MONTHLY ARCHIVES: SEPTEMBER, 2017
As per the Financial Inclusion Insights for India in 2016, access for women to banking services has increased from 46% in 2014 to 61% in 2016. While 59% of Indian women had registered with a bank in 2016, active use (using the account in the last 90 days) increased from 21% in 2014 to 35% in 2015 and dipped marginally to 33% in 2016. Moreover, only 4% of Indian women are actively using advanced financial transactions that includes activities other than basic cash-in, cash-out and person to-person transfers. Clearly more needs to be done to break gender barriers, that are inextricably linked with social issues.
The survey by Grameen Foundation and JP Morgan, 'Decoding bank account usage by low income segments: Placing reality in digital ecosystem', was conducted in rural Uttar Pradesh and Delhi/NCR noted that nearly 48 per cent of women preferred depositing money in formal banks and 72 per cent in rural banking institutions. Interestingly, women who had their phone linked to bank accounts were found to be very proactive in seeking updates on bank account. The survey results show that on an average, 44% of men in rural areas and 60% in urban areas mentioned seeking updates beyond usual banking transactions such as withdrawals and deposits, while the figures were 57% and 66% respectively for women.
India has been marked as successful case study for Financial Services for the Poor in the report by Gates Foundation showcasing Goalkeepers: The stories behind the data - The Global Goals. An excerpt of the interview with Rohini Pande points to the slow but inexorable change ahead for women in India.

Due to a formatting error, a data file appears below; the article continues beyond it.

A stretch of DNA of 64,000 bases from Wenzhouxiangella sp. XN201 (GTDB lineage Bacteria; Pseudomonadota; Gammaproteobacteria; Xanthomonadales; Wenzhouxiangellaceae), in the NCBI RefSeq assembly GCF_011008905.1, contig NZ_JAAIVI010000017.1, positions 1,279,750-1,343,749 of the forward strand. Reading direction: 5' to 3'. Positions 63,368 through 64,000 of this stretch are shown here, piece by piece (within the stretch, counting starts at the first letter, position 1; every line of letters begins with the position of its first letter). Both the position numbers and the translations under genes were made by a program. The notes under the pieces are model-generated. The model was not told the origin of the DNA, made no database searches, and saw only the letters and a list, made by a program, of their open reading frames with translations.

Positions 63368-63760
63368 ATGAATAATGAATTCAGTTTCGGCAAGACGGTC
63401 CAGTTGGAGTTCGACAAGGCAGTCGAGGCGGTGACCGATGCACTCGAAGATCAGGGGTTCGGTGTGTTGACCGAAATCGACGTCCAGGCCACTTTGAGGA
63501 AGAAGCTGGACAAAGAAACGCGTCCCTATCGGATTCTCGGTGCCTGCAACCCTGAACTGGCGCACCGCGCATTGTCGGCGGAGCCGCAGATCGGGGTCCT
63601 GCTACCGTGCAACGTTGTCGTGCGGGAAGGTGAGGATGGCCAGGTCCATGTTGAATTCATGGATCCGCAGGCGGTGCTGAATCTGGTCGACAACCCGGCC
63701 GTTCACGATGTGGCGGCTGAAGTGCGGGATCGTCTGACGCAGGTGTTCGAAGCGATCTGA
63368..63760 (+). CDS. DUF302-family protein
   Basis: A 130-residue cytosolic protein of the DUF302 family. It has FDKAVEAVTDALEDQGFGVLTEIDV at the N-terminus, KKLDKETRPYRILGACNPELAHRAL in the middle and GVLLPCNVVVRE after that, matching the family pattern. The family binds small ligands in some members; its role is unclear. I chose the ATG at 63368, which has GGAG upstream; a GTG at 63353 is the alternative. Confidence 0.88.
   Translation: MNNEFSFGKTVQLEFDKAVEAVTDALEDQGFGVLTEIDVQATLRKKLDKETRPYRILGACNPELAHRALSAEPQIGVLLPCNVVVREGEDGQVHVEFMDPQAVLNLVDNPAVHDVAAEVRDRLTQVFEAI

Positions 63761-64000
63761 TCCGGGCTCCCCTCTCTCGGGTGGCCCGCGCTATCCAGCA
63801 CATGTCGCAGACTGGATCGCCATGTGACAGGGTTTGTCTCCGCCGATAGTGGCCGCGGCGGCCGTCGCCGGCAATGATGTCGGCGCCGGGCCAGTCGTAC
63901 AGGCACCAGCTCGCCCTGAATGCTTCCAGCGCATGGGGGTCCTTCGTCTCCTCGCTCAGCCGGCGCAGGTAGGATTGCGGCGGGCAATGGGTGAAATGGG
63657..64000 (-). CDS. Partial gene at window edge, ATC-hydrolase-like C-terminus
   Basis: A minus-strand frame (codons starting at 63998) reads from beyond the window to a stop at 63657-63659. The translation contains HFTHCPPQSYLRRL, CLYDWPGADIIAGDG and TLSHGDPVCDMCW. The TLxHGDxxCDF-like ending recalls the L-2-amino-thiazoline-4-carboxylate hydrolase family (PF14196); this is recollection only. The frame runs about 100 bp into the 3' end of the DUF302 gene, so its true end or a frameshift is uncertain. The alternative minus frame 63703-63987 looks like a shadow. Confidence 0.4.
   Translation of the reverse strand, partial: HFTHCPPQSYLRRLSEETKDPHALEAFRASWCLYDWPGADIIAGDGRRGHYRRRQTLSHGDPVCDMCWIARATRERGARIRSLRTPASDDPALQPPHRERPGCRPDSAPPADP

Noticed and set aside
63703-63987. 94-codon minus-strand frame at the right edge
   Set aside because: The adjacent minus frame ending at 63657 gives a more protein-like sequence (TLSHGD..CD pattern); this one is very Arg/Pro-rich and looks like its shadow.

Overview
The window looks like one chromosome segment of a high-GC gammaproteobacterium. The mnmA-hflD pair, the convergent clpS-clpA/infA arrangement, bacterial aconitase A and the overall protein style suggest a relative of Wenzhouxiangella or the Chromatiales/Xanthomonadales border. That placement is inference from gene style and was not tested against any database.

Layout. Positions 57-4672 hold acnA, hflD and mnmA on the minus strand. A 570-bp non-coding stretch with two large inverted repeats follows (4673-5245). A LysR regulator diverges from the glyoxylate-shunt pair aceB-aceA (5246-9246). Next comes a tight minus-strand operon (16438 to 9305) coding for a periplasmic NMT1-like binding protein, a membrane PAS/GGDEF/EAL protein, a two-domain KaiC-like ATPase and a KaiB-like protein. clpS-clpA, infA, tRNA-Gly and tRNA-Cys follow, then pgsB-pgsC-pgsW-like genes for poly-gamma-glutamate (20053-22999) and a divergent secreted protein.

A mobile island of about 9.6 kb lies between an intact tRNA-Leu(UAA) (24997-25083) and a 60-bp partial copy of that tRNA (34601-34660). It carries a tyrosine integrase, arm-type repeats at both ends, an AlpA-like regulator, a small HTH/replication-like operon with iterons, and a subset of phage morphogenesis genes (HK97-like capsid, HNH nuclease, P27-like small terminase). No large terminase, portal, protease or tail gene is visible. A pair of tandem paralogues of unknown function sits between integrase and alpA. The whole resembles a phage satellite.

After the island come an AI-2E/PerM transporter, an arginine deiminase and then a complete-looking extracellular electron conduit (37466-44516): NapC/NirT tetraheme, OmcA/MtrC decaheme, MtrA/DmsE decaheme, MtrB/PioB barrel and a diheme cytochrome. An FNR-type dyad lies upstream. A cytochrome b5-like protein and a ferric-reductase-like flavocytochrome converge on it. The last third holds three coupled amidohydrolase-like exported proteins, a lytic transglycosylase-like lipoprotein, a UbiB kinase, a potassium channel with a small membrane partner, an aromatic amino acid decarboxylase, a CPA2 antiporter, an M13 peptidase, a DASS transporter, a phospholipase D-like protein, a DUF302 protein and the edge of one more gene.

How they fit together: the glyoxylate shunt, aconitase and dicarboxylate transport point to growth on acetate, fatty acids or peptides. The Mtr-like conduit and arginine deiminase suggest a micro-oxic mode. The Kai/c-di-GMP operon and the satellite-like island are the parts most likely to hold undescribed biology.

Melinda Gates: What do you see that makes you most optimistic about the future?
Rohini Pande: Generational change. When you go to a bank in a village right now, the people you see outside are school kids. Adolescent girls are well-versed in the financial system. You hear the bank tellers complaining that they’re always putting in one rupee at a time, and the tellers really don’t want to do it, but they can’t say no.
For a comprehensive paper on the challenges involved in bringing women into the formal financial system, read the Indicus Policy Brief June,2016 Closing the Gender Gap in Financial Inclusion -
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The Reserve Bank of India released the report of the Household Finance Committee, which is available for comments from the public till September 15th, 2017. The report is comprehensive as it analyses the distinctive features of Indian household balance sheets, looks at emerging trends and their impact on the household balance sheets, uncovers significant evidence for the underlying causes of the deviations between Indian household financial allocations and what might be considered to be more desirable financial allocation and behaviour and proposes some solutions.
A quick summary of the report can be read from Monika Halan's piece "Need supply side solutions to solve the household finance problem in India" (Mint, August 30th, 2017), the Hindu Business Line " Households should have a set of readily available financial products", (August 24th, 2017) and Moneylife, "Complicated paperwork and bureaucratic impediments affecting household savings: Report" (August 31, 2017)
The connect of the committee's findings with the need for a privacy law is set out by Rahul Matthan (Mint, August 3oth, 2017)
Coming on the third anniversary of the PMJDY, the analysis and recommendations made in the report are crucial for extending meaningful financial inclusion, as it shows how banks and other financial service providers need to reorient themselves towards a customer-centric approach - there are clear and significant gains at micro and macro levels if the supply side gets it right.
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